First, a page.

When Dr. Travis Stork, host of the daytime talk show “The Doctors,” is on the phone, he stays on his feet. He bikes to work. He makes seemingly small choices through the day to stay fit, but Stork, who also is a practicing emergency room physician, says those small choices have a big impact.
“I go weeks without being able to get in a formal workout,” he said. “But good health doesn't start in a gym. It starts at home.”
Stork, 41, is the keynote speaker at the Wellness Council of the Midlands awards luncheon in Omaha on Tuesday. The luncheon recognizes local businesses that demonstrate “outstanding efforts in addressing employee health.”
Stork, who spends much of his time in Los Angeles and Colorado, called the upcoming visit “a homecoming,” during a phone interview with The World-Herald. He has family in Blair, Neb., and said some of his “fondest memories growing up occurred in Nebraska.”
At the luncheon, he'll give a presentation called “Your Best Life,” encouraging people to be “the CEOs of their own health.”
We spoke with Stork about making healthy choices when you're short on time, his favorite workout and being proactive about your health before it's too late.
Question. What problem do you see most often among patients in the ER and people on the show?
Answer. The overall theme that I've encountered as a physician and while hosting “The Doctors” is that people feel, in general, pretty helpless when it comes to their health. They believe health is something that happens to them. It's beyond our control. But we aren't helpless. Patients who have made wrong decisions have seen an incredible change once they reverse those decisions. It has a pretty profound impact when people begin to realize how much control they have.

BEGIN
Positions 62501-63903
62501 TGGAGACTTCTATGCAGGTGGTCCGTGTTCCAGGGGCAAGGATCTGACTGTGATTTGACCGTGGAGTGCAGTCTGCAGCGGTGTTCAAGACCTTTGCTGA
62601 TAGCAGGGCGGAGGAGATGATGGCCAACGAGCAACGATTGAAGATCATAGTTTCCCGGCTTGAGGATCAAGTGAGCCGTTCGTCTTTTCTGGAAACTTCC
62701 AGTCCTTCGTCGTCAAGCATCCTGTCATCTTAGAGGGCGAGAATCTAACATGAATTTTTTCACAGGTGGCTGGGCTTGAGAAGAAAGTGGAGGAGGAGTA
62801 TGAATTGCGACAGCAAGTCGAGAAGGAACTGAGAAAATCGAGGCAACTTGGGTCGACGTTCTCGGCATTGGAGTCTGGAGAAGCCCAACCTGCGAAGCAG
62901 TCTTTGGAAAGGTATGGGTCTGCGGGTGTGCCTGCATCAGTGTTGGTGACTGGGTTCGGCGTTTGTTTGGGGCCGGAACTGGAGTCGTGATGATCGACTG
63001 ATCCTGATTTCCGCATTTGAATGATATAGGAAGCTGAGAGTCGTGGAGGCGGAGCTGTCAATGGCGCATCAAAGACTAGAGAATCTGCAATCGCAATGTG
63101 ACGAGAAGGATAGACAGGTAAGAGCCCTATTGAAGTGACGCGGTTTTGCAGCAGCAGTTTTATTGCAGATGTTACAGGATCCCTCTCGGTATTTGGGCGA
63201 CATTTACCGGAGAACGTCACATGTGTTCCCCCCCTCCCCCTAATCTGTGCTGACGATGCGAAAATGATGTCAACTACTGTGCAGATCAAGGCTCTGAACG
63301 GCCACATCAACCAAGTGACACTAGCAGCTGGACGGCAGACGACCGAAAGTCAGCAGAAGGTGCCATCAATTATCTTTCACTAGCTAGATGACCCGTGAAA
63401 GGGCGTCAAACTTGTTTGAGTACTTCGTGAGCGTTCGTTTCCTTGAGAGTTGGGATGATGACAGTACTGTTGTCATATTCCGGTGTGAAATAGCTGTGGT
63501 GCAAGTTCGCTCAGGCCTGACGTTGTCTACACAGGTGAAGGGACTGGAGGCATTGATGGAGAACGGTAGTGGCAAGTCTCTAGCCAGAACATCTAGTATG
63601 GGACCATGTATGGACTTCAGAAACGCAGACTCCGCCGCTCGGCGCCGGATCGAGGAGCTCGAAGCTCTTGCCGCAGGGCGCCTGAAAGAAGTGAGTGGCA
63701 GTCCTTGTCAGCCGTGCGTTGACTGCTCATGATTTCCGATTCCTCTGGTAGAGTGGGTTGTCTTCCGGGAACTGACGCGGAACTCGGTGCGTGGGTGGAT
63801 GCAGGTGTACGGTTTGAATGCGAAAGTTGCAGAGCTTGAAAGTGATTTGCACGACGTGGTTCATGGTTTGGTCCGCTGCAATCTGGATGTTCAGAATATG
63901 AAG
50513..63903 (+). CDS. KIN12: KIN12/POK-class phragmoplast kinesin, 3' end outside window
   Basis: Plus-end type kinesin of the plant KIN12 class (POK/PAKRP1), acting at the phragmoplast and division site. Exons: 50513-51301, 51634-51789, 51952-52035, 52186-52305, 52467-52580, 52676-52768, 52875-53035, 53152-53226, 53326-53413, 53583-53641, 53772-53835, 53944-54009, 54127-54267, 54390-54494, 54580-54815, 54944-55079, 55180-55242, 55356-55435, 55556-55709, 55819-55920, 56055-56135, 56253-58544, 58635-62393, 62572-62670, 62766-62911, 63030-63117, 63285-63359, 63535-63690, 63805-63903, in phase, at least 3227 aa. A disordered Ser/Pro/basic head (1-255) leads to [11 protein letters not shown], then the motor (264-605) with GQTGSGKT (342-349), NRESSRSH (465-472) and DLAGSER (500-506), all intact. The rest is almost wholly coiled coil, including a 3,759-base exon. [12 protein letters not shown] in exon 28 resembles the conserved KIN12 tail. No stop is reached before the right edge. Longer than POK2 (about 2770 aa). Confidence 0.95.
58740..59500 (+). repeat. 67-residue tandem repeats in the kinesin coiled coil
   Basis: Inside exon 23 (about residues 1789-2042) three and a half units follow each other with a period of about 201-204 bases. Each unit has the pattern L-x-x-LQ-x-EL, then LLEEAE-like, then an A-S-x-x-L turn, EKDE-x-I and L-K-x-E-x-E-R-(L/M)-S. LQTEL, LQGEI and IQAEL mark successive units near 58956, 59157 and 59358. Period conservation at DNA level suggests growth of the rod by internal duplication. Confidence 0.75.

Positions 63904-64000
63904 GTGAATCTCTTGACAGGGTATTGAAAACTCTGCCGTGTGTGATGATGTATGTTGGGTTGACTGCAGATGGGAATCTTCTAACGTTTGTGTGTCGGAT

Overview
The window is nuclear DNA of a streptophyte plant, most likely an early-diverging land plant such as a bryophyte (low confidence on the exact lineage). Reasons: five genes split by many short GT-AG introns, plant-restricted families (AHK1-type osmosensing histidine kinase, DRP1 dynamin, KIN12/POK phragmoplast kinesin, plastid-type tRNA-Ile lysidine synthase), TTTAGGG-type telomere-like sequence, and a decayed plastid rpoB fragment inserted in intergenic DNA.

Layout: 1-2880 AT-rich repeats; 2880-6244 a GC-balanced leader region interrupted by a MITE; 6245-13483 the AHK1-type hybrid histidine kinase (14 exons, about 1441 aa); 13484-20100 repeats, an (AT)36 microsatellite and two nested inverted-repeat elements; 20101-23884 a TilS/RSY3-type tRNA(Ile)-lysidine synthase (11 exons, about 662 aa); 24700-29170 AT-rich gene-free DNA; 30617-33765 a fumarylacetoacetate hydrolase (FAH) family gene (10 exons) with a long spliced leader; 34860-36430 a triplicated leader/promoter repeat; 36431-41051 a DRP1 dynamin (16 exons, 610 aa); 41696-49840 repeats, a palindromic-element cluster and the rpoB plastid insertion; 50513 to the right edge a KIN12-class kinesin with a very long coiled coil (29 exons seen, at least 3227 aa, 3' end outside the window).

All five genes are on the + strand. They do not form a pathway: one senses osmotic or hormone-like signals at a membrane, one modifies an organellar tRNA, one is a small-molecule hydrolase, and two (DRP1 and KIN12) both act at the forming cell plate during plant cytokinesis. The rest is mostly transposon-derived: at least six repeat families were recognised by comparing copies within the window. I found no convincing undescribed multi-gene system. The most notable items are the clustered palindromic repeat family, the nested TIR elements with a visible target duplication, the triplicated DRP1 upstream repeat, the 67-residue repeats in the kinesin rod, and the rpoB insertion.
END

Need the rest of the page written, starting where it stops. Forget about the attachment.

Q. What's your favorite way to work out?
A. I love to bike. I bought a bike with my first paycheck and have ridden to work for the last 20 years. Initially it was a cheap way to get to work. Then I began to realize that it was my favorite part of the day. I love being outside and being active. Yes, it's good for your physical health, but it's a mental health boost, too.
Q. What's your reaction to people who say they're too busy to eat well and stay active?
A. You don't have time to not be healthy. Incorporate it into your life. We have to re-prioritize. Being healthy doesn't take a lot of extra time as much as it takes a commitment.
Q. How do you work out when the weather forces you indoors?
A. You have to modify your behavior based on climate. When I'm in Los Angeles, it's 75 degrees and sunny every day. It doesn't snow here. It's snowing right now in Colorado. It's amazing how much you can do even when you're stuck at home. You can use a workout DVD or use resistance bands during television commercials. The key is to increase your activity, and it doesn't need to be some big, formal 5-mile run. Figure out what you like to do.
Q. You advocate small steps to see big results. What “small steps” aren't people taking?
A. Most people go about their day and don't realize how many opportunities they have to make little tweaks. Do you floss? Do you put on sunscreen? Do you eat breakfast, even if it's nothing extravagant? Do you take the stairs instead of the elevator? Those little things add up over time. Even if we go to the gym for an hour every day, it's the other 23 that really count.
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